When one thinks of fragrance, jasmine is one of the first plants that comes to mind.
Growth habits of jasmines range from vining to vining-shrubby to decidedly shrubby. True vining types climb by twining stems. Vining shrubs do not twine, but rather put out long, slender, lax stems that must be tied into place if the plants are to function as vines. Otherwise, they’ll flop over to make green haystacks of foliage. To grow these plants as shrubs, shorten any shoots that become too long.
Jasmines grow more rapidly in good soil and bloom more profusely in sunny sites, but all adapt well to less-than-perfect conditions. When plants become tangled or untidy, cut them back heavily just before spring growth begins. Pinch and prune as needed throughout the year to control growth.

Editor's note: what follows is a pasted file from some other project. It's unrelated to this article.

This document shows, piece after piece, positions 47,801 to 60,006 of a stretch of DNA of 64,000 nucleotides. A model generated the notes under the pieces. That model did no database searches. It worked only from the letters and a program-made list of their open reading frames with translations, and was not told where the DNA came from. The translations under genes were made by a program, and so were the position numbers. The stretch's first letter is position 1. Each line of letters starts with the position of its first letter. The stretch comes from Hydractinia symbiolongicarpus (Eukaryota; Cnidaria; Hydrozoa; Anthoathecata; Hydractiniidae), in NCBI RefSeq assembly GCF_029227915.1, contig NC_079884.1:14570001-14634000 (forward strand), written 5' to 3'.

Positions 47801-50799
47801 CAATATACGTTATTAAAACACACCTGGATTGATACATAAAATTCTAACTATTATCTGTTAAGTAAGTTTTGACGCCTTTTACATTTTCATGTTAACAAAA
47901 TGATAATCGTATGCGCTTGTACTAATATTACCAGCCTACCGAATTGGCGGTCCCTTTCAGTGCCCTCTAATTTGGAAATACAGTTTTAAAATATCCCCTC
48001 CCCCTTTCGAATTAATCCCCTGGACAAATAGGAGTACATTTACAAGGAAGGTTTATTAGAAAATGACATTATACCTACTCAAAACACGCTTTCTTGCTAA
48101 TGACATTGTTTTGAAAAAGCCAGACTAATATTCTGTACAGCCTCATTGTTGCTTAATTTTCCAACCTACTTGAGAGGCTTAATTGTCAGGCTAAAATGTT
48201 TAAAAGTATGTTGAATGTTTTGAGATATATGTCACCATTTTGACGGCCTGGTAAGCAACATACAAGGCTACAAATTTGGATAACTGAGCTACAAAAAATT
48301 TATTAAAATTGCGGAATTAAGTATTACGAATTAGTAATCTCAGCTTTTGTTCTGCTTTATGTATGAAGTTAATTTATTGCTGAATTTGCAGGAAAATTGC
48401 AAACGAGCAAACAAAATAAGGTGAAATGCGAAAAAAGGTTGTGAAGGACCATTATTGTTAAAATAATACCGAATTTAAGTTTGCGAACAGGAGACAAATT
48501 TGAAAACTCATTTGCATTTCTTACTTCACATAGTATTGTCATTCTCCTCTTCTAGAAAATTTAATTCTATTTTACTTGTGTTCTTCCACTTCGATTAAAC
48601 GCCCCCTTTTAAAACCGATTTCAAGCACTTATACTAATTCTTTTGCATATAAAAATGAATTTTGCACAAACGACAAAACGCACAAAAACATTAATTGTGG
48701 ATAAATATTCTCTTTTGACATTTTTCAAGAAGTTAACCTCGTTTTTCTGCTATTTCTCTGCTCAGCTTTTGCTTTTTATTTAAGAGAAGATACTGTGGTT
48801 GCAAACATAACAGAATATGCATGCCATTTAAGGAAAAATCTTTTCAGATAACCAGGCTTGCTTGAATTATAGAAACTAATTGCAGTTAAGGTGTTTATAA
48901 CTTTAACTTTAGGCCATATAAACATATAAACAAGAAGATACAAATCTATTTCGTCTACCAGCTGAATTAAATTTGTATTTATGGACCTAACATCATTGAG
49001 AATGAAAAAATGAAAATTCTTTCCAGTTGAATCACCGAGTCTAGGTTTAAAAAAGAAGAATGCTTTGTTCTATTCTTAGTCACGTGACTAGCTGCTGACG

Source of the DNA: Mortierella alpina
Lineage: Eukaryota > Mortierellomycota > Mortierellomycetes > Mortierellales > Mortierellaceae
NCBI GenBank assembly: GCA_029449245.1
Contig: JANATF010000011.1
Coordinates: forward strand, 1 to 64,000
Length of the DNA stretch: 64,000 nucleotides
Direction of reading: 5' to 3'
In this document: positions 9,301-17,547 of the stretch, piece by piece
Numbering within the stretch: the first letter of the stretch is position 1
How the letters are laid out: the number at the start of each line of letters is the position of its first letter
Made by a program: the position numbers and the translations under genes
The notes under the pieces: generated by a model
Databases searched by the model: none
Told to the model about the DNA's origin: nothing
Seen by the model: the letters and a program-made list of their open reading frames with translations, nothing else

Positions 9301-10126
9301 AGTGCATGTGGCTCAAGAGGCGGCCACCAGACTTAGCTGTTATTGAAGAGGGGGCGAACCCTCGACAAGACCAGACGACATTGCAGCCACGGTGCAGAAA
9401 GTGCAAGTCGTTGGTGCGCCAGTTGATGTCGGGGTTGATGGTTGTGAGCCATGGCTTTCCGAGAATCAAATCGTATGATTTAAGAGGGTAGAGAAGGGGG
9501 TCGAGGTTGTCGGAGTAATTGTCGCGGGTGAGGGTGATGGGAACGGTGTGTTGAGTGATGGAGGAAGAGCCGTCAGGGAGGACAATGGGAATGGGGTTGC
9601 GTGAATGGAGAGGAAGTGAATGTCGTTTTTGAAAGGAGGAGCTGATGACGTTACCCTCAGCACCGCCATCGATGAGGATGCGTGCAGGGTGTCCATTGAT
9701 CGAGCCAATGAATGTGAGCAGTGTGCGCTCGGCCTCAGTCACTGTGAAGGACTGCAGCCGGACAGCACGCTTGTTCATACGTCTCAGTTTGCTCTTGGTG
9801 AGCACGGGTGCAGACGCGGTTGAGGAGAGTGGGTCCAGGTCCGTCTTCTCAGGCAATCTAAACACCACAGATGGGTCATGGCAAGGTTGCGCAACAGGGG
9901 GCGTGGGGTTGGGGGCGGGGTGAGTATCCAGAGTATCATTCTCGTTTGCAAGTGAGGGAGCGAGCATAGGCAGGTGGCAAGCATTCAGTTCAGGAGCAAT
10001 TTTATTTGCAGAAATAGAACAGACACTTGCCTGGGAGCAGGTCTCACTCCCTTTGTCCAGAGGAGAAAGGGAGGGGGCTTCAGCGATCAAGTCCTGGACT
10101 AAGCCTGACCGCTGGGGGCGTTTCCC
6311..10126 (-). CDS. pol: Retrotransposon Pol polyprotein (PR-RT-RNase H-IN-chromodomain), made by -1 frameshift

For information about star jasmine (not a true jasmine), see Trachelospermum jasminoides.Jasminum polyanthum
Evergreen vine from China. Fast-climbing, strong-growing vine to 20 ft. Bright to dark green leaves are slightly paler on the undersides; have five to seven leaflets with the terminal leaflet slightly longer than the rest. Highly fragrant blossoms are white inside, rose colored outside, and are borne in dense clusters. Blooms in late winter and spring; sporadic flowers the rest of the year.
Native to Asia Minor. Tuberous-rooted plant 1 1/2 to 2 ft. tall and wide, with fresh green, almost fer...
Hybrid between P. caerulea and P. alata. Among the best-known, most widely planted p...
Native to China, Japan, and the Himalayas. Broad, dense, compact. Grows at a moderate rate to 10 ft. t...